Somewhere in the interim I read Charlaine Harris’s Shakespeare’s Landlord , the first book in the Lily Bard series. Amazon.com’s synopsis – from Publisher’s Weekly! – made me snort; I thought PW was highly regarded, with good reason? I’m not impressed: “While on a late-night job” – no, she wasn’t; Lily sees “a furtive figure placing large plastic garbage bags in the local park” – not really, no. “Realizing, however, that her fingerprints on the body of the dead man might make her a suspect” – I don’t think so, but I’ll double check. The facts are, in fact, these: Lily Bard, living in the small Arkansas town of Shakespeare, is an insomniac, and on this night when she can’t sleep she goes for a walk. It’s not as astoundingly stupid as it would be for most women, this walking about the town in the wee hours: Lily has been studying martial arts for some time, and she’s very, very good – at both self-defense and wandering unnoticed. And she’s highly motivated. Heading home from her ramble, she sees a person in a raincoat going along with a garbage trolley – *her* trolley – and knows something’s up; she follows, lurks while the figure disappears into the little park and returns with the empty trolley, and then goes in to see what was dumped. Who, that is: inside the garbage bags is Lily’s landlord.
She wants nothing to do with it, but now she’s handled the garbage bags – which she disposes of – and is afraid there might be evidence on the trolley, and yes, perhaps she was afraid of having left trace or fingerprints on the body – oh, that’s right: her main concern wasn’t so much self-preservation, but that kids would find the corpse in the morning. After a debate, she makes an anonymous call to the police chief about the location of her landlord.
There are a lot of mysteries out there in which the protagonist, an ordinary(ish) person, decides she has to investigate a murder in order to clear her own name; this one was unique. Yes, Lily is worried that she may be dragged into the investigation – but her primary reason for trying to make this all go away as quickly as possible is that she has had very good reason to start fresh, very good reason to do everything possible to make her past go away, and a murder investigation on her literal doorstep will jeapordize the privacy she needs.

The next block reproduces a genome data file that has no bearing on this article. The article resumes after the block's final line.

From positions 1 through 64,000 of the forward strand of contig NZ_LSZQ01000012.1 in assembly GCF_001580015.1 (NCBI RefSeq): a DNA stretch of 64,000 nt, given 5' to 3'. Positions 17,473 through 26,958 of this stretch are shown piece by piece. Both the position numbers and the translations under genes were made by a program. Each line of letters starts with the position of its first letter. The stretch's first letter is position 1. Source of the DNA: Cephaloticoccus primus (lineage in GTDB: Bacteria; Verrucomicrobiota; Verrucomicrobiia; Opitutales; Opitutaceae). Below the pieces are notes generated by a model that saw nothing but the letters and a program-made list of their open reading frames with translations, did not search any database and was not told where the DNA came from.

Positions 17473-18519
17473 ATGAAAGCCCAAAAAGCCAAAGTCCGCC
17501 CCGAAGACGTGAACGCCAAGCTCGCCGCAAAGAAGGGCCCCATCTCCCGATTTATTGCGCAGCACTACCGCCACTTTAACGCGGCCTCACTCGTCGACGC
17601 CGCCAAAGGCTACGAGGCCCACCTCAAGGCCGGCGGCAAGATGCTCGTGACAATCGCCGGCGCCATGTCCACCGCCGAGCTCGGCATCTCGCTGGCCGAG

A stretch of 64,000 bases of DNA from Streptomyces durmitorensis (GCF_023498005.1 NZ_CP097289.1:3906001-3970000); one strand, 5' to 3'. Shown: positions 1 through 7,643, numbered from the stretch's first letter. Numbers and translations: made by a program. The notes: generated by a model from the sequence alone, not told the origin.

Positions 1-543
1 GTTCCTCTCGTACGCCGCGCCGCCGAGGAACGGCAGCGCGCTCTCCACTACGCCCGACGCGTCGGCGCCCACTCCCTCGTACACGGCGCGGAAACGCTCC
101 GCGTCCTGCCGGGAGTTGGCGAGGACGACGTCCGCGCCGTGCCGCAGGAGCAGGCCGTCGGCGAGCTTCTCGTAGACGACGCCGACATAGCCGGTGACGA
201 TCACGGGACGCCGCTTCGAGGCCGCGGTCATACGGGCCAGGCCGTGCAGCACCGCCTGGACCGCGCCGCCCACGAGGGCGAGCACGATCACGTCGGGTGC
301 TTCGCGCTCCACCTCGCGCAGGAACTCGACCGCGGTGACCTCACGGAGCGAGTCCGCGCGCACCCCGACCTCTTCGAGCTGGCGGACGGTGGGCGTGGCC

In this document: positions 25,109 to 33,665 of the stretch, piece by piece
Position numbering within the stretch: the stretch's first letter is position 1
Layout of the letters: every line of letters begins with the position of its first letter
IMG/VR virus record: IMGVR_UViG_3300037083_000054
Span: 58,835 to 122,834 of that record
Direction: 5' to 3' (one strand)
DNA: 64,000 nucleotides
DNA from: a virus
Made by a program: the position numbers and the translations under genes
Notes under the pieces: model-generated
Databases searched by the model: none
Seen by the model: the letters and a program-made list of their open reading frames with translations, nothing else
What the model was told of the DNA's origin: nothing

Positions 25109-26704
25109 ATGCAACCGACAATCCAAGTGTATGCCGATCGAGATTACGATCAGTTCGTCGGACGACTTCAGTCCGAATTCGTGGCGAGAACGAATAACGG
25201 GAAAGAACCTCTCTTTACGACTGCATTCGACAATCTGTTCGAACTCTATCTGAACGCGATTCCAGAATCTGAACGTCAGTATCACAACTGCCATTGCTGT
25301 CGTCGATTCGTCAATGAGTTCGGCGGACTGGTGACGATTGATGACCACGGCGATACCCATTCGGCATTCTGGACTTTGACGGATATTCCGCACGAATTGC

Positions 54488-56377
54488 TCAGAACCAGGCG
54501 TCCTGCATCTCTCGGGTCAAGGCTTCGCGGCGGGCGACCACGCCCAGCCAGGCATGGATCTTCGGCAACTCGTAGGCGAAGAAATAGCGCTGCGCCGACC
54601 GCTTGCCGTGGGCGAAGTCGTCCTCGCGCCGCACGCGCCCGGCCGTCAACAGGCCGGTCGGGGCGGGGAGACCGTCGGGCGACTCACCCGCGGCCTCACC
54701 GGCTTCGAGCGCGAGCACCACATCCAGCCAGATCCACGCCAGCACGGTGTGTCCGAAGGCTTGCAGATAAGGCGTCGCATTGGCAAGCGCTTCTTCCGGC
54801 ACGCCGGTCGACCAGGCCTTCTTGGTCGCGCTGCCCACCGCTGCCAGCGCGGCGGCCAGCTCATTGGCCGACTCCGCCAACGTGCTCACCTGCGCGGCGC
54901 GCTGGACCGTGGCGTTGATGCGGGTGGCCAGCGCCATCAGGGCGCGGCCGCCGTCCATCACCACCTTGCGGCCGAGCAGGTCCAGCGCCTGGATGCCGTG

Although she had an excellent college education and was, Before, on a business fast track, she now does full-time what she once did for extra money: she cleans. It’s a satisfying job, with a beginning and middle and end and visible results when it’s complete, and the work is solitary, under the radar. But it also puts her in contact with a good-sized segment of the town population, her clients, all of whom are almost as interested in questioning her about the murder of her landlord as she is in finding out what they can tell her.
As she tries to work this disruption into her well-regulated reconstructed life, it’s as though the one rock dropped into her pond sends ripples out that change everything. The police chief, a nodding-terms neighbor, becomes a figure in her life – exactly what kind of figure is yet to be seen. Her past becomes, if not common knowledge, known to some – including someone who tries to disable her by using it to leave her horrid messages. Lily’s karate instructor, newly separated from his wife, becomes a bigger part of her life – much bigger. The murder investigation knocks everything askew, alters just about everything in her purposely stagnant life – and as the book ends it looks like this, one of her greatest fears, just might turn out to be for the good.
Normally something like the whole Shakespeare/Bard thing would cause traumatic eye-rolling, but this had an excellent explanation: Lily needed a new place to live, opened up a map, and figured Shakespeare was a logical place for her – based on nothing other than the consonance of names. (Only thing is … there may be a flaw of reasoning here, which isn’t so very bad as it can be attributed to the character rather than the author: Lily was trying to leave her past behind, but does not change her name, and goes to a place where her name is more memorable than in other places … )
I like Lily. I don’t love her, or any of the other characters; the reserve she maintains with everyone around her carries over to the reader in the first-person narrative. But despite the horrors of her past the book never becomes a pity party; she has dealt with it all in every way she knew how, and now the best way she can find to cope is to lock it away. She has a personality, and a sense of humor, and she’s a fascinating character to spend some time with; and I like and believe the people around her (though some of her clients suffer from the same PITA From Hell Syndrome that so many of Goldy’s clients have in the Diane Mott Davidson novels I’ve been reading – the seemingly pver-the-top bitchiness or thoughtlessness which I, unfortunately, know is not impossible in a customer. I look forward to the rest of the series, and finding out where all the pieces will fit into her adjusted life.
I like Charlaine Harris. I still haven’t gotten to the True Blood series, but I own several, and I’m looking forward to them – it’s in queue.